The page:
Friday, June 26, 2009
Monday, June 22, 2009
Just a quick note on some Harper artwork that has resurfaced...
One of the many originals found in Ford's Archives.
The Ford Motor Company commissioned work from Charley between the 1940s-1960s, and a new trove of more than 50 originals from their private Corporate Art Collection has been released to the public.
Personally, I'm a huge of a fan of his commercial work (industrial themes), but this newly-found compendium also includes many from his bird and fish series - some never seen before by the masses. Visit the original sources of this news below...
• All credit for this news find goes to the fantastic source for vintage/retro design, Grain Edit.
• Squidoo also has a fantastic writeup on this find, with several thumbs to preview from the collection.
• Visit the new blog, News for the Harper Art Studio, for more info on Charley's work, or the Charley Harper Art Studio (specifically, their Ford Times spread) for more on this subject.
• Lastly, Charley Harper Prints has a wide collection to view, and detailed backgound info on the Ford Times work that shouldn't be missed.
Art Academy of Old
Tuesday, June 9, 2009
NOTE: The above photo is to display the ongoing infatuation with
rail transit, esp. relating to Cincinnati history, though the city's recent
proposal is based on the Portland, OR, system, which showcases
the extensive benefits of contemporary streetcars.
What our new cars would look like:
I usually leave posts like this to the other hard-core pro-rail Cincy bloggers (CincyStreetcar, Phoney Coney, UrbanCincy, et al.), but I just received a notification from Protransit that looks promising!
City Manager Milton Dohoney
1920 Race Street*
• Visit the newly-created grassroots effort, Cincinnatians for Progress (chaired by Mayor Mark Mallory), and a related article at Building Cincinnati.
• More general info on the new streetcar proposal here.
• Aside: I still don't understand why those opposing the RE-creation of local rail transit "demand a vote" for other public works projects as well (i.e. road construction) - I'm not against looking at both sides of an argument, just those that are incredibly flawed.
• UPDATE (6/10/9): Also check out the "Rally for Progress", June 11th, at the Verdin Bell Center. More info here.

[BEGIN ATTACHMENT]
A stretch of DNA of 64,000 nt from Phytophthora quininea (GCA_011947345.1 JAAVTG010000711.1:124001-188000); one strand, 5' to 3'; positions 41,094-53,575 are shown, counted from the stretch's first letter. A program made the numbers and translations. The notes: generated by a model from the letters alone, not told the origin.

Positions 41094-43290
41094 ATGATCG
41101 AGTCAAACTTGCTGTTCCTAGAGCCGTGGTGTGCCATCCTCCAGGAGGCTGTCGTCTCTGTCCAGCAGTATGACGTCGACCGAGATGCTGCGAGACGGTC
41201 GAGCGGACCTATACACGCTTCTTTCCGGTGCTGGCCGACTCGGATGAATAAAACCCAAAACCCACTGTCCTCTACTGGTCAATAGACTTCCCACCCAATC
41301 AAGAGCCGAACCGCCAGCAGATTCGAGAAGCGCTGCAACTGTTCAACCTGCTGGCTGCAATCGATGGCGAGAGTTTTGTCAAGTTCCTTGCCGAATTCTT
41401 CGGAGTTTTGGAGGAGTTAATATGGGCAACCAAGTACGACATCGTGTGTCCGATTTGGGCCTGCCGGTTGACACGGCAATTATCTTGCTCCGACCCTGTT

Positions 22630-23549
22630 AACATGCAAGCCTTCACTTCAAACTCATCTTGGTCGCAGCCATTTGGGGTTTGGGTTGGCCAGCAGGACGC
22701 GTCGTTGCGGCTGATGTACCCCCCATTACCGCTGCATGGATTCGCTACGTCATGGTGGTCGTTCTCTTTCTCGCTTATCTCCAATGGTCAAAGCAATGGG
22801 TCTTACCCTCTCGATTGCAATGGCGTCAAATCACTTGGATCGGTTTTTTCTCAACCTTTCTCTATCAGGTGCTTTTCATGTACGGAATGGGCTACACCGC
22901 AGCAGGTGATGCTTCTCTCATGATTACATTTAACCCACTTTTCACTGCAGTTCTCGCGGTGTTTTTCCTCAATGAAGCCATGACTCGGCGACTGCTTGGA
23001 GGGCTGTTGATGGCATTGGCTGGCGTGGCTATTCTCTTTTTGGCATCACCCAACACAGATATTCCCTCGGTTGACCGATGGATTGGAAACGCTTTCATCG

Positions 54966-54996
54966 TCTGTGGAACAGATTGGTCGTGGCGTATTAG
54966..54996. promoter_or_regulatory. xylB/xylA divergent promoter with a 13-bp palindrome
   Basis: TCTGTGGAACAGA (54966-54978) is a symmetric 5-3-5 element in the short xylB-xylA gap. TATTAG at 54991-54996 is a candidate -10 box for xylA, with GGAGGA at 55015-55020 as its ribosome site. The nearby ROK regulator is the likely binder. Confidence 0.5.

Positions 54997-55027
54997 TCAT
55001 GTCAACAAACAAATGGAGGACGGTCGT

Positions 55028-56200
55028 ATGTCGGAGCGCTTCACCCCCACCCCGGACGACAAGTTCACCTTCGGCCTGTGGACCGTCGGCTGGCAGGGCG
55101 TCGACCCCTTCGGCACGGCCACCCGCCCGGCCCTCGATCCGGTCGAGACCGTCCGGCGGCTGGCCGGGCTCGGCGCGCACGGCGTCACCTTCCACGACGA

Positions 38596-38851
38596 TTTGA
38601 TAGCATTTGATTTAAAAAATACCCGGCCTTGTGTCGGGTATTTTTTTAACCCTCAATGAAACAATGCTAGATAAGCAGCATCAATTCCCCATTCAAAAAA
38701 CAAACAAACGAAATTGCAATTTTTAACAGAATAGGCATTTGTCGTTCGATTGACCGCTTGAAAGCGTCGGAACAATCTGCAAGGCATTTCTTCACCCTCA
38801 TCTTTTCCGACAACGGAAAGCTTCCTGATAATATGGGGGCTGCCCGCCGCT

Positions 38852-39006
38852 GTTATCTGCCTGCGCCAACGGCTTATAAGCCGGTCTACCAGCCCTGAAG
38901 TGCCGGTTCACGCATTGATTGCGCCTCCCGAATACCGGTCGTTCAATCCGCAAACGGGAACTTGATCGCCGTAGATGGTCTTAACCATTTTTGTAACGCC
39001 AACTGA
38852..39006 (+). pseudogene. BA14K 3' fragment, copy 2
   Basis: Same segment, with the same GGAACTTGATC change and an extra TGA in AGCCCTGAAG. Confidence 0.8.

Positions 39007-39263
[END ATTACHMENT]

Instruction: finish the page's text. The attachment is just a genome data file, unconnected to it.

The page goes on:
• UPDATE (6/16/9): Great news! A review of rally at soapbox, and more information at the City of Cincinnati website.
Thursday, June 4, 2009
After skimming over some updates regarding CAM's temporarily-shelved plans for expansion (described in Maya's post last year) last night, I was reminded about the horror-that-almost-was (+ & +) for the old Art Academy building under Rub. Thankfully, the recession hit (+) and CAM got a new Director (+), which means new life for the building.
More info on this project here (+).
Image source: Visualingual.
I'm obviously not thankful that the recession in general hit (except for the drop in lofty home prices), but thinking about another stalwart of Cincinnati's skyline being torn down always stings a little - not only because I'm an obvious proponent of Cincinnati history, historical structures as related to Cincinnati's noteriety, and the preservation of them both, but because of my personal ties to them (i.e. the spotlight pic).
Coming soon: A glimpse into the Ross Family Tree.
Local Flora & Fauna
Monday, June 1, 2009
In reference to the recent post, The City to Scale: Unbuilt Cincinnati, there was a comment/request to see a before-and-after presentation of the works that were discussed. This is a great idea, but I just don't have time for the extensive legwork involved - though fortunately, others have tackled this feat with amazing success...
A post last year by Kevin Kidney at Dinosaurs and Robots show a great mashup of different eras:
Click on the image to read the post, or
click here to view larger.
When I first glanced at the heading I thought he was somehow speaking of Anderson's neighbor, but not. Still, it's a great presentation, and one that I would try and duplicate if I were spending the time on this "before and after" concept.
Check out author Robin Smith's & photographer Randall Lee Scheiber's: Ohio: Then and Now (2006). It has a great range of images from all over Ohio, and shows the effects of time on these specific locales in side-by-side comparison shots. In some ways it's really depressing (imo), but nevertheless, an interesting review of where we've been and an indicator of future trends.
Below is a small sampling of the Cincinnati-related content you'll find in the book (click on images to view larger)...
For more info, visit the series Topping Out.
Which reminds me of the post, Lost & Found.
I found the Athens section particularly interesting because of my own research surrounding OU years ago. While attending college, whenever I had a couple of extra dimes in my pocket, I'd peruse old stores (e.g. Secondhand Rose) for vintage paraphernalia relating to the local history, and occasionally come up with gems like this:
Compare those yearly rates to the 2009 catalog & fees!
Click on image to enlarge.
Again, I may someday give this concept a whirl - especially depicting unrealized visions - but until then, give your attention to the great content that others painstakingly produce (at Queen City Discovery, Building Cincinnati, Queen City Survey, etc.).
• Preview more images from the book "Ohio: Then and Now" through Google Book Search, then read it in its entirety by purchasing it (preferably through a local seller).
• Additionally, if you've never been, be sure to make a day or weekend trip to Athens sometime (pref in the Fall) - it's a historically-interesting town in the middle of the poorest county in Ohio (but arguably the most beautiful).